E.F. Chipango, Constructing, understanding and interpreting energy poverty in Zimbabwe: A postmodern perspective, Energy Research & Social Science, Volume 75, 2021, 102026, ISSN 2214-6296,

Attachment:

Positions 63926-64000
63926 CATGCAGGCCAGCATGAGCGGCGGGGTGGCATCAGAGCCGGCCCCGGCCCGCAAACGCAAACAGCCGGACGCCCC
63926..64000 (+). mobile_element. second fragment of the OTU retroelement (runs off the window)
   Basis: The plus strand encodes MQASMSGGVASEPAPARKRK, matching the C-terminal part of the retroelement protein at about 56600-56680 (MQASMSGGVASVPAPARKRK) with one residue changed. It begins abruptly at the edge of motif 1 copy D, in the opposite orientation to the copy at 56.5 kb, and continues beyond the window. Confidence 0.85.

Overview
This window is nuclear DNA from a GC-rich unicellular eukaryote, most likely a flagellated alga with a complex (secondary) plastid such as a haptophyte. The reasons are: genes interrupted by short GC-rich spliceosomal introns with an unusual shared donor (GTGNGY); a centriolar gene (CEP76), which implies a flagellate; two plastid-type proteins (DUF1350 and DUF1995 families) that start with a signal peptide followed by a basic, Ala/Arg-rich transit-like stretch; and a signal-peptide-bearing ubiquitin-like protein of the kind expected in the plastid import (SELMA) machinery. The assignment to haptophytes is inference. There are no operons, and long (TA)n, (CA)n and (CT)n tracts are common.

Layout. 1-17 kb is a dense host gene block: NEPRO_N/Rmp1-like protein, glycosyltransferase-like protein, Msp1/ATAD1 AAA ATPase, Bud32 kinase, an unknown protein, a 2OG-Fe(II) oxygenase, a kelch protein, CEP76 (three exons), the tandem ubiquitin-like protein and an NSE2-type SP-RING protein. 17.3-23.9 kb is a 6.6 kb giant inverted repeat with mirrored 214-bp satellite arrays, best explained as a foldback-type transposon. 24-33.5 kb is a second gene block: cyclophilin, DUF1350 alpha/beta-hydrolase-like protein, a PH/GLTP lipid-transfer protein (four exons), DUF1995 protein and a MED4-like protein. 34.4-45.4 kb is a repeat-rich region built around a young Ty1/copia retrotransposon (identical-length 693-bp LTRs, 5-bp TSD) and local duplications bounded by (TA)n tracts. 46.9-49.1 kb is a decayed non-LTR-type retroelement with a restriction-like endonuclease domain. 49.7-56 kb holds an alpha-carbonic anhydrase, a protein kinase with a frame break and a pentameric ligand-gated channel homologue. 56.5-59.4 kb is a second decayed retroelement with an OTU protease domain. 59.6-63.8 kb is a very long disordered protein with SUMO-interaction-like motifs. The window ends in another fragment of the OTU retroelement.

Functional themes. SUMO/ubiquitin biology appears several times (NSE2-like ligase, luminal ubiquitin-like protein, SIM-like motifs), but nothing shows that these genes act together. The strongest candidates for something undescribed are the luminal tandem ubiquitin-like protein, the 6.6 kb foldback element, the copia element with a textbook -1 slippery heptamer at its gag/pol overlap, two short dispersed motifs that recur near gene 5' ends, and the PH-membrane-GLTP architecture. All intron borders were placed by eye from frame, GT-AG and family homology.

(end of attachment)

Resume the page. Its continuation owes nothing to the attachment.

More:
Energy poverty is well acknowledged in the global public and scholarly discussions. Nonetheless, it is habitually analysed in isolation from the discourse through which it is framed, produced, represented and known. Using Zimbabwe as a case study, inductive qualitative research reveals that there is one main discourse associated with energy poverty: net deficit (supply–demand mismatch). This discourse is expressed by narratives that have competed for dominance in the Zimbabwean energy sector (2012-present), in particular, the effect of changes in the climate, vandalism of electricity infrastructure, the impact of sanctions, and the low rate of renewable energy adoption, are analysed. Findings reveal that these narratives construct and interpret energy poverty as an outcome of external factors, while alternative views are scarcely considered due to asymmetrical power relations. The paper concludes that energy poverty cannot be understood outside of the political-economic discourse that constructs and interprets it. Hence, a discursive approach to energy poverty is apt for informing a well-balanced energy policy and practice.